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Type of Material in Repair of Congenital Diaphragmatic Hernia

This study has been terminated.
(poor accrual)
Information provided by (Responsible Party):
Shawn St. Peter, Children's Mercy Hospital Kansas City Identifier:
First received: November 22, 2005
Last updated: December 14, 2011
Last verified: December 2011
The objective of this study is to evaluate the use of 2 different types of biosynthetic material for the repair of congenital diaphragmatic hernia. The research question is: what is the best material for repairing large congenital diaphragmatic hernias? The primary outcome variable is recurrence.

Condition Intervention Phase
Congenital Diaphragmatic Hernia
Procedure: Repair of CDH w/SIS Gold
Procedure: Repair of CDH w/Alloderm
Phase 3

Study Type: Interventional
Study Design: Allocation: Randomized
Intervention Model: Parallel Assignment
Masking: Open Label
Primary Purpose: Treatment
Official Title: Prospective Randomized Trial Comparing Type of Material in Repair of Congenital Diaphragmatic Hernia

Resource links provided by NLM:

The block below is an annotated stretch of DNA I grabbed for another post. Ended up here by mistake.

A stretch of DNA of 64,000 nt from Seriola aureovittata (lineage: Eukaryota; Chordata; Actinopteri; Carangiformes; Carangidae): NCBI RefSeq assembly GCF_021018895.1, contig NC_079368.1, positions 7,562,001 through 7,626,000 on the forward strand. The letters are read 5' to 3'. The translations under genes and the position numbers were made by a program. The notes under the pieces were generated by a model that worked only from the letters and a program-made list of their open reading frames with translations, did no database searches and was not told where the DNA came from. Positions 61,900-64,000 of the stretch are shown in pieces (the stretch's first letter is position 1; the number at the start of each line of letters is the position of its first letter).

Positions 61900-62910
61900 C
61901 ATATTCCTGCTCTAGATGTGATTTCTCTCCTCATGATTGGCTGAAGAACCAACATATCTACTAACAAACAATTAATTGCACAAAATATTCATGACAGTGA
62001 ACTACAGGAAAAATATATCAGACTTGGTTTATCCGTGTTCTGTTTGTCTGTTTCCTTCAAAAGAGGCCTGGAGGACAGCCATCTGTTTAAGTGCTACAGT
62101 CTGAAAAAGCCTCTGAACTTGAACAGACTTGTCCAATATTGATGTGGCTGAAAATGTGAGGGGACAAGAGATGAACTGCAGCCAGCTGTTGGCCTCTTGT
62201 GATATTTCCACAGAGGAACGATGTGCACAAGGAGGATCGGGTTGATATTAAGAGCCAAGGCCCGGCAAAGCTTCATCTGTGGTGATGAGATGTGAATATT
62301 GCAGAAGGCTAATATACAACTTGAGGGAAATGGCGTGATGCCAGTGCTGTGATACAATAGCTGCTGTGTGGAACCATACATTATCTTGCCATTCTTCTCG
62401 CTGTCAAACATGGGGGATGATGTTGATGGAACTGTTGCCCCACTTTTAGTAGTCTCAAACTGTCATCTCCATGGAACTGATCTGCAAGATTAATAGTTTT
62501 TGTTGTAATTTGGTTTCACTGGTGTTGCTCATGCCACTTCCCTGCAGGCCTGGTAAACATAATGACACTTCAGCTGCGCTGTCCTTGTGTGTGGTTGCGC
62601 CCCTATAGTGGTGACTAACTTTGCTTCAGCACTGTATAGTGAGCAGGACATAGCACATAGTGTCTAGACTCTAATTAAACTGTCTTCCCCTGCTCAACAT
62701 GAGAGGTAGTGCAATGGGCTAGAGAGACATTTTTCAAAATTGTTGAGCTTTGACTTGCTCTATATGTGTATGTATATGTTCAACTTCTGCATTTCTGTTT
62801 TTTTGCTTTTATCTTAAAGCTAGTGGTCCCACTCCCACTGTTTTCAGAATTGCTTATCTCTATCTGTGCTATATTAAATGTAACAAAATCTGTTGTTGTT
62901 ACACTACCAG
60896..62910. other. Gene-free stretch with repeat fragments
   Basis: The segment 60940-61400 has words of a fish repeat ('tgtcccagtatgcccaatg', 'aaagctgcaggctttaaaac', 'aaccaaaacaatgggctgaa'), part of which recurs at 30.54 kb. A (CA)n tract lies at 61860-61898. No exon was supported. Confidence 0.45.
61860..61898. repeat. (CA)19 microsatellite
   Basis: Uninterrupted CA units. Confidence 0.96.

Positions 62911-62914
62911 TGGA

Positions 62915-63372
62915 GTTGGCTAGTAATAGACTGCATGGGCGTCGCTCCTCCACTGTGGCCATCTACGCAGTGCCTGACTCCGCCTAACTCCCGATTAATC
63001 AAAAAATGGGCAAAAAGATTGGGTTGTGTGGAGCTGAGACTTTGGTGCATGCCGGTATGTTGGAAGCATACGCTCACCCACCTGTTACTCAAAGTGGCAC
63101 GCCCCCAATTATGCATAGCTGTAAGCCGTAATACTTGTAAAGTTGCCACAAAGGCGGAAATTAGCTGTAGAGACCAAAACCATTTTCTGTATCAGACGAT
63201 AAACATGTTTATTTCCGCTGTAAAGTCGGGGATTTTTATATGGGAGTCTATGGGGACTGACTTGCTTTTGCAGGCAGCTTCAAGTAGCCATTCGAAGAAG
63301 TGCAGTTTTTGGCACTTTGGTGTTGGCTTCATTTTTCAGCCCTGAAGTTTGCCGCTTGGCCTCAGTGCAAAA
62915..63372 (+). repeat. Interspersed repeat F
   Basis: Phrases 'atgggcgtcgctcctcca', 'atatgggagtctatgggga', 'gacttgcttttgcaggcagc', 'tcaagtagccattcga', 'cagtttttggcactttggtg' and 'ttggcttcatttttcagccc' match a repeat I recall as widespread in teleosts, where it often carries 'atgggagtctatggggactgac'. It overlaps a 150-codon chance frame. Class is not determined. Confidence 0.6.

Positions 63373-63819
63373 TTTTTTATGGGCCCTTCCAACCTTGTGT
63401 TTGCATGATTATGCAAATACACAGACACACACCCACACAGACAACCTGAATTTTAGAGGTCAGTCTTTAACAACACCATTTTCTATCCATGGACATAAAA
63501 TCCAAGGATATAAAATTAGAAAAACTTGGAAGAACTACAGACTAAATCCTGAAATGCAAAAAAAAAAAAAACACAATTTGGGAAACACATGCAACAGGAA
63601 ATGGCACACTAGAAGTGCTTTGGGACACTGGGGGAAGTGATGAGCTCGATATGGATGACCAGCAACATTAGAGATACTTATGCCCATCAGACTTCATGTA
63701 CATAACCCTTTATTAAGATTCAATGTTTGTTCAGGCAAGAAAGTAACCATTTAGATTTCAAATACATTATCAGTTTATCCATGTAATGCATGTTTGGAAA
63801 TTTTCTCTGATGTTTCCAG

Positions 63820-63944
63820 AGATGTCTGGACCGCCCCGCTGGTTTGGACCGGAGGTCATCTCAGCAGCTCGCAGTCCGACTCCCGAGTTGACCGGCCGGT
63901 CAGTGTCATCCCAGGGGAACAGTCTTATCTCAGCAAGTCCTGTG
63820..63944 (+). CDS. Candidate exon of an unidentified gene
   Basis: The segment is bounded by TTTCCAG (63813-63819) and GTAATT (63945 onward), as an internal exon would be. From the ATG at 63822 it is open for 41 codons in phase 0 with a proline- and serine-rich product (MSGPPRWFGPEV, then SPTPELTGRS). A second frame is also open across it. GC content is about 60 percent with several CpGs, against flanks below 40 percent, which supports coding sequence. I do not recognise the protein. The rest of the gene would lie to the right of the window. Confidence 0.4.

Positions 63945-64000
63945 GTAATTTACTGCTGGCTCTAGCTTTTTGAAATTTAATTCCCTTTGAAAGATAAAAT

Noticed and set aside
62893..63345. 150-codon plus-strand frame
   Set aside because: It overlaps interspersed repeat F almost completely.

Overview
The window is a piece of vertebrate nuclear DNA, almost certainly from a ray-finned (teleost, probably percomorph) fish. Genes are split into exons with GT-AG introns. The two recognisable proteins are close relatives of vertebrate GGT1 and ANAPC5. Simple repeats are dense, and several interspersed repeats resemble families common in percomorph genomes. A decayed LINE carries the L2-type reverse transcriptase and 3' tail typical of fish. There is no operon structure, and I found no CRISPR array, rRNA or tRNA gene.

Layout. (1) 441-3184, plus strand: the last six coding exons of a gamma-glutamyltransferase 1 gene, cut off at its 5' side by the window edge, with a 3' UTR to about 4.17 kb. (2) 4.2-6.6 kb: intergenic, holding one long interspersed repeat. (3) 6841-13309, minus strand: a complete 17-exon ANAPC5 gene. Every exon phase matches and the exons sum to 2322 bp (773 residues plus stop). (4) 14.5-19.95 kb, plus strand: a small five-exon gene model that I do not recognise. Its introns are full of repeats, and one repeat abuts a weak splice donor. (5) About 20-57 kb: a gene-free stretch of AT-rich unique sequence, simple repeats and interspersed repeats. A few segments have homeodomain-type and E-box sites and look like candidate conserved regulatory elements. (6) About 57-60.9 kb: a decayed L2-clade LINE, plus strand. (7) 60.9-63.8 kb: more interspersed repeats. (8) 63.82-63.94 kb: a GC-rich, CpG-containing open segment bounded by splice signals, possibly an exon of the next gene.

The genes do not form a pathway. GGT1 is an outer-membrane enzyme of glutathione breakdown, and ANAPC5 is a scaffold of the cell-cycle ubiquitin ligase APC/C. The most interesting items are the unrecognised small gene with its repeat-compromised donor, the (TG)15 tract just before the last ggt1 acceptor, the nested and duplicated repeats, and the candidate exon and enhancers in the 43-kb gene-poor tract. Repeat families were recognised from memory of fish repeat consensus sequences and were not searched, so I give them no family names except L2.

Further study details as provided by Children's Mercy Hospital Kansas City:

Primary Outcome Measures:
  • Recurrence of Diaphragmatic Hernia

Secondary Outcome Measures:
  • Bowel Obstruction
  • Ventilatory days
  • Ventilatory status at follow-up

Estimated Enrollment: 50
Study Start Date: December 2005
Study Completion Date: August 2007
Primary Completion Date: August 2007 (Final data collection date for primary outcome measure)
Detailed Description:

At birth, the estimated gestational age and birth weight will be recorded, as well as the presence and type of other congenital anomalies.

Prior to operation, the length of time from birth to repair will be recorded. To determine the severity of physiologic compromise, the need and type of ventilator support as well as the need and length of ECMO support will be recorded. The amount of time between ECMO discontinuation and repair will be recorded. The respiratory support required at the time of operation will be recorded.

At operation, the size of the defect will be measured and recorded. The location (right versus left) will be recorded and special notation will be recorded regarding any areas where no diaphragmatic rim is present. The operative time and charges will be recorded.

After the operation, the length of ventilator support, time to feeds, hospital stay, and hospital charges will be recorded. Post-operative complications such as bleeding complications, pneumonia, sepsis, gastroesophageal reflux, early recurrence and bowel obstruction will be recorded. Future operations and type of procedure will be recorded. If future operations in the abdomen are required, the amount and severity of intraperitoneal adhesions will be noted and recorded. Mortality will be recorded.